Mariano Torres Ramirez woke up early on Sunday. He got out of bed just after 5 a.m. and stepped into his garden to cut a little bunch of yellow marigolds — a gift for his mother.
“I’m going to tell her I’m sorry it’s been so long since I’ve seen her,” Torres said.
It has been almost two years since the soft-spoken 82-year-old last visited his mother’s grave in 2017, just a few weeks before Hurricane Maria sent a landslide rippling through the municipal cemetery in the town of Lares, Puerto Rico. It damaged nearly 1,800 tombs, uprooting caskets from their graves and sending some of them tumbling down a hillside.
On Friday, Torres heard the town’s mayor announce on the radio that finally, nearly 20 months after locking the gates because of the storm damage and the exposed graves, he’d gotten permission from the island’s health department to reopen a part of the cemetery for Mother’s Day.
“Thank God!” Torres said to himself. When he arrived at the cemetery clutching his mother’s marigolds, a crowd had already formed, an hour before it was set to open.
Nearly two years after Hurricane Maria barreled through Puerto Rico, many of the wounds that the storm inflicted on the island persist. In Lares, a verdant mountain town where tradition and reverence for the dead run deep, the most enduring trauma has been the extended closure of the town’s only cemetery.
Protests have broken out. Residents desperate to visit the graves of their loved ones have paid daily visits to the mayor’s office in the town square. The mayor, Roberto Pagán Centeno, has blamed health officials and the delayed arrival of federal funds he needs in order to make repairs and begin the grim task of exhuming roughly 5,000 cadavers from an unstable hillside and transporting them to a new cemetery under construction nearby.
And so when Pagán announced that access would be restored to undamaged sections of the cemetery on Mother’s Day, Lareños rejoiced. Before Maria, it had always been one of the cemetery’s busiest days.
But on Sunday morning, that elation turned into bitter disappointment for many of the people who arrived cradling flowers for their dead mothers, grandmothers and wives.
Shortly before 8 a.m., an assistant to the mayor reiterated a point the mayor had already made on the radio: that only a portion of the cemetery would be accessible, and that visitors should not cross a temporary plastic fence that had been put up by city workers.
As the gates swung open and people streamed into the cemetery, some began to shout, and others to cry as they realized the graves they had come to visit were still off limits.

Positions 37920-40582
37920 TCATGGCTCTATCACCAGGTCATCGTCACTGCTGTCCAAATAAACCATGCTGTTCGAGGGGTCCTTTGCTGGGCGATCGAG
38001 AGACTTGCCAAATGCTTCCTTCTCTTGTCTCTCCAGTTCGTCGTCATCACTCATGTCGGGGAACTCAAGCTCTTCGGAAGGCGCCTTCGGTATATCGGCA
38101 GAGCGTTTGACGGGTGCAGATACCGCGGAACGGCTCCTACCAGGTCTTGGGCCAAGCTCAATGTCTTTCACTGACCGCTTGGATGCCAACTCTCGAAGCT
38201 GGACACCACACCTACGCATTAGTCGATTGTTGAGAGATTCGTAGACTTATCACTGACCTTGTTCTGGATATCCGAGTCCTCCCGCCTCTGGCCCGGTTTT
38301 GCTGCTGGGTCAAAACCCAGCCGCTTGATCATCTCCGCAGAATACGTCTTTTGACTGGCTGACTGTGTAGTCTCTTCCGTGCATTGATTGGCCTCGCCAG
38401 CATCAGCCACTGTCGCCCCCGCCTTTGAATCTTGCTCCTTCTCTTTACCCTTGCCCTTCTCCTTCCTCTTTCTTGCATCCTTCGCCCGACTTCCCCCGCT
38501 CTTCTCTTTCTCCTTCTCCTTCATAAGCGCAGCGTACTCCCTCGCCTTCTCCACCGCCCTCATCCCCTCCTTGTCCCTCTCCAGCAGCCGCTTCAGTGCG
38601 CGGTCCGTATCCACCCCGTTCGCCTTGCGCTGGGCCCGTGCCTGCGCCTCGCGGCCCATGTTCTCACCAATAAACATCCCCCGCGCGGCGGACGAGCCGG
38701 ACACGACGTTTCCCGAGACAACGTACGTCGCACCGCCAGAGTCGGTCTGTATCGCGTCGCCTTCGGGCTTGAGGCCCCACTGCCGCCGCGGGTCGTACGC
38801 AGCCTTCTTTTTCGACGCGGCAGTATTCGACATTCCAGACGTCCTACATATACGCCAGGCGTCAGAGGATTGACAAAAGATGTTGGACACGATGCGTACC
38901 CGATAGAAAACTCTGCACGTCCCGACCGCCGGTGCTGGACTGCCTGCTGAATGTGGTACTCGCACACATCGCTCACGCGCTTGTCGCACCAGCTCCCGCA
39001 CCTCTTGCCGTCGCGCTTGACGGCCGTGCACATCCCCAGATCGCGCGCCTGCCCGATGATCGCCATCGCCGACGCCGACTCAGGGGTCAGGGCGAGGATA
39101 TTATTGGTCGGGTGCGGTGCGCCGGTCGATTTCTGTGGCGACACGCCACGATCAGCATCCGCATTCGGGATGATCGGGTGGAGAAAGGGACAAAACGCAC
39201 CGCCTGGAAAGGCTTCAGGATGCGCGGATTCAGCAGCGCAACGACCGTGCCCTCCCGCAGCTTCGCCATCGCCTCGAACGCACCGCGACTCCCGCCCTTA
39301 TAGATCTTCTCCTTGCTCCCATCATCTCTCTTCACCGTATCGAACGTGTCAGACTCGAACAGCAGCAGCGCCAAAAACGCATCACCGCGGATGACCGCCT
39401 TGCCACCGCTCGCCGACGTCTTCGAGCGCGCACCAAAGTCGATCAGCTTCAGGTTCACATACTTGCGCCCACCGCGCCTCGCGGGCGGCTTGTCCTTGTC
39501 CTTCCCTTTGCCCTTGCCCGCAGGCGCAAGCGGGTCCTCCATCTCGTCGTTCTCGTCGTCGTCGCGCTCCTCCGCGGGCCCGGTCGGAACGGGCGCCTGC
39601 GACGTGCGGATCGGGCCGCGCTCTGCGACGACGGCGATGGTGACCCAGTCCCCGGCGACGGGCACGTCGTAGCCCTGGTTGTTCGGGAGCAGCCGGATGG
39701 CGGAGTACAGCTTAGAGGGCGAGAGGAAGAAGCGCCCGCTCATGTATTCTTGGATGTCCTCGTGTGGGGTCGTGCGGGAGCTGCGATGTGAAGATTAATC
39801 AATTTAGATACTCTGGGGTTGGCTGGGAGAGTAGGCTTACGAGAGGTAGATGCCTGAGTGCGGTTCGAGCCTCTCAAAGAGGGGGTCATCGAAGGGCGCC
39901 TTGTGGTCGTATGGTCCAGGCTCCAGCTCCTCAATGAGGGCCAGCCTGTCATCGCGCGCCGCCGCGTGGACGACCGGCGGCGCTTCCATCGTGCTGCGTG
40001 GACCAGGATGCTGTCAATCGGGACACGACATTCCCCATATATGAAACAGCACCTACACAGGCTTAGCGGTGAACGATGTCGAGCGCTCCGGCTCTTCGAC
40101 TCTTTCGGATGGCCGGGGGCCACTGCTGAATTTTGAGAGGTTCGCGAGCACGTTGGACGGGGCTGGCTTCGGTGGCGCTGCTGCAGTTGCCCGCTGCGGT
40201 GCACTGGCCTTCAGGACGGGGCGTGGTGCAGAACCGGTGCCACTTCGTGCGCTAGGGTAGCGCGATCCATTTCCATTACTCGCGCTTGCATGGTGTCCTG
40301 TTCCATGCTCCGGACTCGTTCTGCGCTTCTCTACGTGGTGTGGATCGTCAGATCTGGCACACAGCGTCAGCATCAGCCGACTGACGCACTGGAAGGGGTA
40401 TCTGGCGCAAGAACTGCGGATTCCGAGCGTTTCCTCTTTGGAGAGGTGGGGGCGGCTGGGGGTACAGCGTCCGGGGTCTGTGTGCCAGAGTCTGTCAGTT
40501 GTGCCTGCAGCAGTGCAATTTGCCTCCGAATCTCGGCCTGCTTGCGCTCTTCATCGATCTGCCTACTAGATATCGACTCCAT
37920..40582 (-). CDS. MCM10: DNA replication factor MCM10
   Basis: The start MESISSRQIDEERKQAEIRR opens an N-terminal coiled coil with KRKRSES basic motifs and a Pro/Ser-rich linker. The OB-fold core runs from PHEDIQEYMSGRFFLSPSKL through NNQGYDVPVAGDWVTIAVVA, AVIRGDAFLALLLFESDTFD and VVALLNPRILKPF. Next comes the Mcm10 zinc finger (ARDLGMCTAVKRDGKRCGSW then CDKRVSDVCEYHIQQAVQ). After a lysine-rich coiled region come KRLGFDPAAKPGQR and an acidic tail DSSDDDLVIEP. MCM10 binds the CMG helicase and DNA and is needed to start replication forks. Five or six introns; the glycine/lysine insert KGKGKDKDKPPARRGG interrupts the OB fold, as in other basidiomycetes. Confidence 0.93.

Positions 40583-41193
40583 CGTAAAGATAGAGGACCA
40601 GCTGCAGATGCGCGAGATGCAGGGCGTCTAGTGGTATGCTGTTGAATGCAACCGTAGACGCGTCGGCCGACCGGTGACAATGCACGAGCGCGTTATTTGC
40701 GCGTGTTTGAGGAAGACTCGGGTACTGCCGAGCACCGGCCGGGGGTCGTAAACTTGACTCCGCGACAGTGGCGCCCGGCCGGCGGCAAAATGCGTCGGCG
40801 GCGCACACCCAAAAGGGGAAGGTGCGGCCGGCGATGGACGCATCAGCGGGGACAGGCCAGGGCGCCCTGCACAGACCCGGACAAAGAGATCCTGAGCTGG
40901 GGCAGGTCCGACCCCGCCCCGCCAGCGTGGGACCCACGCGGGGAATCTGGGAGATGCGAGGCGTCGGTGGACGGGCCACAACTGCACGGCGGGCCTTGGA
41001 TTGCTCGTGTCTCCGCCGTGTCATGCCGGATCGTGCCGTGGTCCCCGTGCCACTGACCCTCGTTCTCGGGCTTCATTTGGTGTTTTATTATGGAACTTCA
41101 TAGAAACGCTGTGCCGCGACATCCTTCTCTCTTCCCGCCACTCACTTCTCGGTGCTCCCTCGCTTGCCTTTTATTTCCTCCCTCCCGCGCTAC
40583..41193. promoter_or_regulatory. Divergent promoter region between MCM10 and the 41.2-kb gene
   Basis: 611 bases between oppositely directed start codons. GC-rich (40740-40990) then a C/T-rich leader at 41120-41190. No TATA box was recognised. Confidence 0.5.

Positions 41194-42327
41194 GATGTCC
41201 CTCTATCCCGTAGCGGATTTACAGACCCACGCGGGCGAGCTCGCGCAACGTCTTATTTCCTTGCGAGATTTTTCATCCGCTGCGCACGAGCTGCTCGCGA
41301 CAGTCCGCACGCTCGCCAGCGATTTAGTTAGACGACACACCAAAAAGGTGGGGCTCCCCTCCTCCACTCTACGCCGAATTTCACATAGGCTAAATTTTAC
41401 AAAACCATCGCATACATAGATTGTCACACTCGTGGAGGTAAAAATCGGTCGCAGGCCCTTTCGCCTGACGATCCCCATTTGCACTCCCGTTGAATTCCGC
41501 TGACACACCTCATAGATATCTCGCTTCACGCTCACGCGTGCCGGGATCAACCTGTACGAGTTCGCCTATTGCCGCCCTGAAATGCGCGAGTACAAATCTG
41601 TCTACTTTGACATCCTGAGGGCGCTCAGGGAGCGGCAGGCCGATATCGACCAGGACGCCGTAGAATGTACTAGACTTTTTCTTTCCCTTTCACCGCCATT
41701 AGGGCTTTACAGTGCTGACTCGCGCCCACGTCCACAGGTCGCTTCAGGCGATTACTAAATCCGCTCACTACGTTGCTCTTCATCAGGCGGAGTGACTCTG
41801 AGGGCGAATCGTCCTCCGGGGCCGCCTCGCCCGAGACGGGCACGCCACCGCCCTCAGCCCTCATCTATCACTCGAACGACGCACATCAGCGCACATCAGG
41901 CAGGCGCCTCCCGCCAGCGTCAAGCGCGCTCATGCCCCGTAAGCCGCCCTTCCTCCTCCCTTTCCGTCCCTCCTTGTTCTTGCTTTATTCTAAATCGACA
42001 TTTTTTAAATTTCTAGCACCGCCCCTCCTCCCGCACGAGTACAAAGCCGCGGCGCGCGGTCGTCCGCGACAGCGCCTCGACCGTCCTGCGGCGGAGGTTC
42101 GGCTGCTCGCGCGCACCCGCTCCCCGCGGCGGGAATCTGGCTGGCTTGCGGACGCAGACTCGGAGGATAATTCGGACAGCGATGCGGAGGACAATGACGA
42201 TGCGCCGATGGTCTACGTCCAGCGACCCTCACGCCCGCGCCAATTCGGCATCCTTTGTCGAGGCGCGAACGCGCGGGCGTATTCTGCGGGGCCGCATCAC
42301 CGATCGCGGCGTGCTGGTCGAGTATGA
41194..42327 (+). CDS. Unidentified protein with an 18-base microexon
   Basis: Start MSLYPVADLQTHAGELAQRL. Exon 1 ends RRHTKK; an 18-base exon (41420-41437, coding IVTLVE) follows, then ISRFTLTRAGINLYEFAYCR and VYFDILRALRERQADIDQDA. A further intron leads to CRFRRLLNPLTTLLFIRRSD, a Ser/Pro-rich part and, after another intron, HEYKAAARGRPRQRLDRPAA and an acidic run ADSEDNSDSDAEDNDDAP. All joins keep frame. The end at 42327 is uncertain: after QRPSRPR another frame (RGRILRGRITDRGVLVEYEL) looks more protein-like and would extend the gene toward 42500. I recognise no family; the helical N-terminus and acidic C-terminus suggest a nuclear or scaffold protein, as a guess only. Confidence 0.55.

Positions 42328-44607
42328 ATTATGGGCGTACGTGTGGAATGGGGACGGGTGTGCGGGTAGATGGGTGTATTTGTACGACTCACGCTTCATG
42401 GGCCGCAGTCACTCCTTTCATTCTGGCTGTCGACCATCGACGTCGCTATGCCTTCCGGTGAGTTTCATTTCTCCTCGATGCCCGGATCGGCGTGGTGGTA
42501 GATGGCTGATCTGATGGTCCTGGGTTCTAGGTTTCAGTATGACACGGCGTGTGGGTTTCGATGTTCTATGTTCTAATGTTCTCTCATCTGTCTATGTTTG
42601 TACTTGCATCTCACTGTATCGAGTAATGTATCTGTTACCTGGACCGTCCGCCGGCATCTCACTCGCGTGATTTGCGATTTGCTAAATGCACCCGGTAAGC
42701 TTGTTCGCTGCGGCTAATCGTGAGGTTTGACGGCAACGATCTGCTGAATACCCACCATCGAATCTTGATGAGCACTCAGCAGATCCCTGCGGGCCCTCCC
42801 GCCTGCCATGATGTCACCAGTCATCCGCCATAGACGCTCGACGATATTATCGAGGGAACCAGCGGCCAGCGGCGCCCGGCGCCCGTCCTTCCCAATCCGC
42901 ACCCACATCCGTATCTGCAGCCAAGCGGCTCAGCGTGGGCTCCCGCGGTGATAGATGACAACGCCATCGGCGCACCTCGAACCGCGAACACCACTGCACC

Torres walked up to the barrier keeping him from his mother’s grave and shook his head.
“It’s down there,” he said, pointing. “I’ll see her someday.” Then he placed his small bouquet of marigolds on a grave nearby and walked away.
Carmen Román and her mother, Eligia González, were less forgiving. They had arrived with flowers for Román’s grandmother — González’s mother — whose grave they’d visited three times a week before the hurricane.
“They shouldn’t even have opened it,” Román said, before calling her siblings who were en route and telling them to turn back. Her mother was taking deep breaths beside her. “I feel deceived,” said Román. “Even God is crying. It’s been almost two years, and we don’t even know if the landslide damaged my grandmother’s tomb.”
Pagán Centeno, the mayor, said that health officials had only allowed him to open about 35 percent of the cemetery. An additional section would be open once his staff could construct a more durable wooden fence to keep people out of the graveyard’s most heavily damaged areas. That’s because people’s desperation to be close to their loved ones has led some to sneak in.
Orlando González is one of them.
“Yes, I may have violated the rules,” he admitted. “But I’ve done it humbly,” he said, motivated by love for his dead mother. González was among the few lucky ones on Sunday. His mother’s grave was near the entrance, and so he was able to access it.
Even so, the 54-year-old said he had hopped the fence on Saturday night and poured bleach all over the stone slab covering his mother’s tomb and bearing her name: Amparo Ruiz Santiago.
“I did that to loosen the dirt that built up for two years,” he said, as he scrubbed away. “I’m cleaning it very proudly, for my mother, a great mother.”
One row over, Bethsaida Román was having a much more difficult time cleaning her mother’s tomb. Still, she smiled as her scrubbing slowly revealed her mother’s name that had been hidden behind a layer of grime.
“She was a single mother and a worker and a fighter,” she said. “She was a very noble woman.”
Her mother’s only vice, Román said, was that she would sometimes cut flowers from people’s gardens without their permission. She loved roses and gardenias.
Pagán Centeno said there are still many months — and possibly years — worth of work to be done before what he called “the crisis” at his town’s cemetery is resolved. He said the entire project — stabilizing the unstable ground, removing and transporting thousands of bodies to a new cemetery — will cost between $30 million and $50 million. The Federal Emergency Management Agency only recently approved the first $2.3 million to begin the work, he said.
His residents, he said, will have to be patient.
But many who arrived on Sunday said they had lost patience long ago.
After realizing she wouldn’t be able to reach her mother’s tomb, Esther Pérez stormed out of the cemetery shouting.
“What has the mayor done all this time?! Nothing! He is worthless!” she said. “The whole world came out, and for what?! We can’t even get in! Hurricane Maria was two years ago!”
As she left, she passed others who were just arriving, most carrying bouquets of flowers: a woman in a wheelchair, children arriving to visit their grandmothers and an old man in his Sunday best, supporting himself on a younger man’s arm.